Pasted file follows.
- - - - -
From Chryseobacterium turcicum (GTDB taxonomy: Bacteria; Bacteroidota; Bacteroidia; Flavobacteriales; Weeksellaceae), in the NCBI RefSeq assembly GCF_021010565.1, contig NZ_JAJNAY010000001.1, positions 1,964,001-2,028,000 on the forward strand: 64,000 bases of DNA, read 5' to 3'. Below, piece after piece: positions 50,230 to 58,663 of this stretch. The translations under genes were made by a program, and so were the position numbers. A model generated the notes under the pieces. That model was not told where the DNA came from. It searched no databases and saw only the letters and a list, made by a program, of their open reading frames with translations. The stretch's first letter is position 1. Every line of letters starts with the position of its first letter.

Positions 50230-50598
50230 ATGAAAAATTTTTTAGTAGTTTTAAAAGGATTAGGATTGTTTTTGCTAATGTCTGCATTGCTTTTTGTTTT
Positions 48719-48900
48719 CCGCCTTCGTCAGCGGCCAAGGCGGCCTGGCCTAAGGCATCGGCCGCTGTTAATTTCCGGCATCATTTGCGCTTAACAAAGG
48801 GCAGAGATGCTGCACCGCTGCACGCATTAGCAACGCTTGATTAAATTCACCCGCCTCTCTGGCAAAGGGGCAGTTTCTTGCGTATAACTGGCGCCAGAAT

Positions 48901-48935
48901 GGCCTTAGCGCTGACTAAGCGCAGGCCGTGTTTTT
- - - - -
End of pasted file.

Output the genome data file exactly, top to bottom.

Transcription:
From Chryseobacterium turcicum (GTDB taxonomy: Bacteria; Bacteroidota; Bacteroidia; Flavobacteriales; Weeksellaceae), in the NCBI RefSeq assembly GCF_021010565.1, contig NZ_JAJNAY010000001.1, positions 1,964,001-2,028,000 on the forward strand: 64,000 bases of DNA, read 5' to 3'. Below, piece after piece: positions 50,230 to 58,663 of this stretch. The translations under genes were made by a program, and so were the position numbers. A model generated the notes under the pieces. That model was not told where the DNA came from. It searched no databases and saw only the letters and a list, made by a program, of their open reading frames with translations. The stretch's first letter is position 1. Every line of letters starts with the position of its first letter.

Positions 50230-50598
50230 ATGAAAAATTTTTTAGTAGTTTTAAAAGGATTAGGATTGTTTTTGCTAATGTCTGCATTGCTTTTTGTTTT
Positions 48719-48900
48719 CCGCCTTCGTCAGCGGCCAAGGCGGCCTGGCCTAAGGCATCGGCCGCTGTTAATTTCCGGCATCATTTGCGCTTAACAAAGG
48801 GCAGAGATGCTGCACCGCTGCACGCATTAGCAACGCTTGATTAAATTCACCCGCCTCTCTGGCAAAGGGGCAGTTTCTTGCGTATAACTGGCGCCAGAAT

Positions 48901-48935
48901 GGCCTTAGCGCTGACTAAGCGCAGGCCGTGTTTTT